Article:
Slightly less wonderful was the bridesmaid dress. Chosen by bridesmaids who are, shall we say, more endowed than I, it was a challenge to fit. A challenge made much worse by me accidentally ordering way too big of a dress.

I ended up taking it to a wonderful alterations place in downtown Portland (picture me parallel parking the minivan and hauling the baby + stroller into the tiny store). It was so worth it! She brought the dress down to a very managable size and from there I was able to fine tune it even further.

It was my first experience sewing with boning and it wasn't nearly as hard as I originally thought. But holy cow, very time consuming! Between taking out the boning, re-sewing the boning, and trimming all the excess seam allowance, I spent a lot of time getting the dress to fit. But it eventually did!

And look! I even got my hair all done! It was so much fun getting all gussied up!

elna for sale


elna super

The machine has been impeccably maintained and serviced and sews beautifully.

This machine was bought by my grandmother in 1972, the final year that these wonderful machines were made. I have the same machine and will probably never sell mine.

Hard metal case fits snugly to the machine, protecting it from bumps on your car ride to class and sealing out dust when it is stored.

The case is made of two pieces, one of which goes all the way under the machine, so you don't have to worry about setting the machine on the ground as you unload from the car.

The foot pedal fits securely into the case.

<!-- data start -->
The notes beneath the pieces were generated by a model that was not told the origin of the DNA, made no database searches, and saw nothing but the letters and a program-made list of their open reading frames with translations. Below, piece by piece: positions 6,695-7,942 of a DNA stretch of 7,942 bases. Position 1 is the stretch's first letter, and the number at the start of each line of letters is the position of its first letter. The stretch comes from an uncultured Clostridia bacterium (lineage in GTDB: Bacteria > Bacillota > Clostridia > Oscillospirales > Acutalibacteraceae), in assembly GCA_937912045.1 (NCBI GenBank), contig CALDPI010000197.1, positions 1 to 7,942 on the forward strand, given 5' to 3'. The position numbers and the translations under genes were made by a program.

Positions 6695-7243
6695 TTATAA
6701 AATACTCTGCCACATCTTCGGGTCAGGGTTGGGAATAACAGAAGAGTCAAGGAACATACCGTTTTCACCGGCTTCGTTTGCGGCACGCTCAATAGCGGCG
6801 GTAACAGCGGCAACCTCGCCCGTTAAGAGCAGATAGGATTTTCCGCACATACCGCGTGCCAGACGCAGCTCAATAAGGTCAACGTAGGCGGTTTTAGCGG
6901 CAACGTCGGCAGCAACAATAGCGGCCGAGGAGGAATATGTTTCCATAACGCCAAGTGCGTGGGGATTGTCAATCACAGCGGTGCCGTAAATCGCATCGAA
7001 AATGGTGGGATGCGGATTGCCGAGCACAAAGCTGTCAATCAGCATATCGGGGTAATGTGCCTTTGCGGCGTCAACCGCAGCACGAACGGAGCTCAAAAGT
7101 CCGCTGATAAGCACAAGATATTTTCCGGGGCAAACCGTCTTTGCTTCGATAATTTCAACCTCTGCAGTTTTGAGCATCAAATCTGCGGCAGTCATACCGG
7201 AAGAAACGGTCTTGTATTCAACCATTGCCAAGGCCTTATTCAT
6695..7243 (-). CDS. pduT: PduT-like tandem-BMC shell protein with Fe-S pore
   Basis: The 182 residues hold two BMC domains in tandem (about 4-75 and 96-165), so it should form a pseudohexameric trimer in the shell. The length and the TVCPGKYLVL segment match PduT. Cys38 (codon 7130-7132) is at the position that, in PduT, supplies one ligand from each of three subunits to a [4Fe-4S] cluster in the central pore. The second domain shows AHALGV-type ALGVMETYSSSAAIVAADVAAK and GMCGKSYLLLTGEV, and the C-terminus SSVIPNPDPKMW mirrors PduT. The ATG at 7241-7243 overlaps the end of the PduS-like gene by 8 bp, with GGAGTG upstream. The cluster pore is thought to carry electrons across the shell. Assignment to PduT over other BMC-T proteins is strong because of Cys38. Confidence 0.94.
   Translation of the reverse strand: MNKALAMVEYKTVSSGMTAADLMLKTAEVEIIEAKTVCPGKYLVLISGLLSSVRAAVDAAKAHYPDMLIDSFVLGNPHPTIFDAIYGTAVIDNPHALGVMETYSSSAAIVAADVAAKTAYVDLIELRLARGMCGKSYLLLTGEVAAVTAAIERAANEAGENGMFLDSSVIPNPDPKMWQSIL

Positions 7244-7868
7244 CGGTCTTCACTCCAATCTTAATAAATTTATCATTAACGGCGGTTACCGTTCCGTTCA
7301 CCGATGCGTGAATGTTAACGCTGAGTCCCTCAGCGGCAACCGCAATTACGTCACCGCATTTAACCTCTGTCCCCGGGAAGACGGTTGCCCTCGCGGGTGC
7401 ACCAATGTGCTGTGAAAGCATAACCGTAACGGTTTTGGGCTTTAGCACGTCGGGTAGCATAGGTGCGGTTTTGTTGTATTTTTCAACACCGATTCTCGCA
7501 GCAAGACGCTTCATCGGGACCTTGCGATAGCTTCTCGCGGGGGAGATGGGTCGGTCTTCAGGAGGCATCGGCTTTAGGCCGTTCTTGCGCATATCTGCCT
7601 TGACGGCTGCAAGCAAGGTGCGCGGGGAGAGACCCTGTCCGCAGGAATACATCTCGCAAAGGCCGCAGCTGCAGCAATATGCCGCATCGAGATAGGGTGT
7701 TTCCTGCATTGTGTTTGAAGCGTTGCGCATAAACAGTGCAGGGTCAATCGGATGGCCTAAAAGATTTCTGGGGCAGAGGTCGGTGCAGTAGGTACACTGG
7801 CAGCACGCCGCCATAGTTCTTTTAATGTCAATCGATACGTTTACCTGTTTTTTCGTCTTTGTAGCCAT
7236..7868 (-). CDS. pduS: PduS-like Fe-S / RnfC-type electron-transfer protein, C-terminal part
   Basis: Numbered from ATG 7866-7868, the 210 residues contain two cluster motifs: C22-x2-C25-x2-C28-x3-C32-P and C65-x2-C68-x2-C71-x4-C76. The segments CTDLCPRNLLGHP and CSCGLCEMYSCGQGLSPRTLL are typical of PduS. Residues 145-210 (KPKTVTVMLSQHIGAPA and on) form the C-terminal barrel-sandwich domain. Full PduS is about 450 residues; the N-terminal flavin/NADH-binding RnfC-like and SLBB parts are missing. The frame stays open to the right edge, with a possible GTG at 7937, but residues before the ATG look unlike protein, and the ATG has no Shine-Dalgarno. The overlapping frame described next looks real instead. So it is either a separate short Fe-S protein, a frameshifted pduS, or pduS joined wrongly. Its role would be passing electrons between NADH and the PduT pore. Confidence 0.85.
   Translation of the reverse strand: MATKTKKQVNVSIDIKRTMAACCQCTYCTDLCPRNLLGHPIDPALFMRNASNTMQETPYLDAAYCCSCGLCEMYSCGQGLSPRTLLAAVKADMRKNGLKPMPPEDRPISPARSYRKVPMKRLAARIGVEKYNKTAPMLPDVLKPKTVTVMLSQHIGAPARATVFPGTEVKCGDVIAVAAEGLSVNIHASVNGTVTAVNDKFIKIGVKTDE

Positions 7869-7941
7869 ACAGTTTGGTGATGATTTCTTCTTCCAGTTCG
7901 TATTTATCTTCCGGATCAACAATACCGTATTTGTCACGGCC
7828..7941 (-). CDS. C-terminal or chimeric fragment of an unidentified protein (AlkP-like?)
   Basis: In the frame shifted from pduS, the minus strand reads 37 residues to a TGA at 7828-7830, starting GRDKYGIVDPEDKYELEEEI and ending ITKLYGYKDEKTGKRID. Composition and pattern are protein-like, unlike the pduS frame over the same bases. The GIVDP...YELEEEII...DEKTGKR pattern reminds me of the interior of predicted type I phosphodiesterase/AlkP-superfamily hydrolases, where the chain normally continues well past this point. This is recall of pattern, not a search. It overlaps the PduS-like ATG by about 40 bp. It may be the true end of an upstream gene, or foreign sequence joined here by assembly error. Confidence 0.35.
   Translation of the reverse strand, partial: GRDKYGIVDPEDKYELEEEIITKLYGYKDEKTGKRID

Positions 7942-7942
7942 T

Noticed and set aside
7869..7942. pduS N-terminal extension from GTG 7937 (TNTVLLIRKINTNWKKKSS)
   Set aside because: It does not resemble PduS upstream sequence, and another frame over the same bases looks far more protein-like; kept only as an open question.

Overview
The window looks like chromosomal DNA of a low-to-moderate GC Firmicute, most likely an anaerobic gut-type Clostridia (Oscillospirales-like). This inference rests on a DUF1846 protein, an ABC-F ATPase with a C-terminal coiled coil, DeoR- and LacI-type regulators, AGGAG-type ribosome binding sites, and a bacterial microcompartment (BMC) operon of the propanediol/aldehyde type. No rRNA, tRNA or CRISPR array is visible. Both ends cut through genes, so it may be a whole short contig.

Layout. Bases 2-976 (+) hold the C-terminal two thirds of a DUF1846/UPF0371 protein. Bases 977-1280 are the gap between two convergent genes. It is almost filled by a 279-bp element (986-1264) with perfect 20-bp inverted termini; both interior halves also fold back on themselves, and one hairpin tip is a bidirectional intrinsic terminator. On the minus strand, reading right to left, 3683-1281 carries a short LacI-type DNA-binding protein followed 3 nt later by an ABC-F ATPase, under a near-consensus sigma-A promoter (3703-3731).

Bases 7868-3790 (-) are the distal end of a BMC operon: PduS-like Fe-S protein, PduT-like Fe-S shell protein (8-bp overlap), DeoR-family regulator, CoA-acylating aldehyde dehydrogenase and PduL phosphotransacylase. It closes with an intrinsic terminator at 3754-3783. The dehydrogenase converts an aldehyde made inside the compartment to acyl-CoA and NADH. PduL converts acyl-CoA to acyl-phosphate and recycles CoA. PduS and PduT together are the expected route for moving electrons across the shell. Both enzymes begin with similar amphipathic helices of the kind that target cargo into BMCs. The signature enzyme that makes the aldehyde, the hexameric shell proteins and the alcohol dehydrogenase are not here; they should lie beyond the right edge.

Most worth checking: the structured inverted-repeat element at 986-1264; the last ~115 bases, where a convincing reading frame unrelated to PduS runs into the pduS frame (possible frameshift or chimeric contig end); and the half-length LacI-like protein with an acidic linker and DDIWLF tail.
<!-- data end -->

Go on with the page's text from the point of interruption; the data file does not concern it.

This foot pedal is the "electronic" model which has speed control.

The case fits around the machine to give you a large work surface. Remove the case from the machine to use the free arm.

The accessories box comes with all the original pieces:
12 bobbins (one is in the machine)
needle threader, cleaning brush, seam ripper, screw driver, and 12 cams

The cams fit in the machine to expand the stitch selection. There are cams for stretch stitching and cams for decorative stitching. You can combine the built-in stitches with the cams for additional decorative stitches.

The machine comes with 10 presser feet

top row, from the top left:
1. button sewing foot (for sewing on buttons)
2. clear plastic foot (for embroidery and applique)
3. sliding zipper foot
4. darning plate and darning foot
(the plate covers the feed dogs, allowing you to sew in any direction!)
bottom row, from left to right:
5. no-turn buttonhole foot
6. manual buttonhole foot
7. vinyl or leather roller foot
8. quarter inch foot, also called a patchwork or piecing foot
9. gathering foot (feed the fabric through the foot while you sew and the fabric instantly gathers. No need to pull the threads!)
10. teflon foot (on the machine)

The machine comes with the original manuals, including clear photos and detailed descriptions about using the machine. Although the machine was made in 1972, the techniques are all still relevant!

The manual explains how to use each of the presser feet and how to sew the built-in stitches: zig-zag, stretch blind and edging stitch, scalloped edging stitch, overcasting stitch, multi-stretch stitch, and blind stitch.

This presser foot is a favorite of mine. You can use it to sew on just about any non-woven materials, such as leather, vinyl or coated cottons. When you use a regular presser foot with those materials, the foot can stick to the material, causing poor stitch quality.

Once you put a needle hole in leather or plastic, the hole is permanent, so you want it to look right the first time!

Think about making re-usable snack bags out of the newest coated cotton fabrics. Or a rain slicker for someone special in your life! Make bags out of leather or add small leather decoration and embellishment to a project.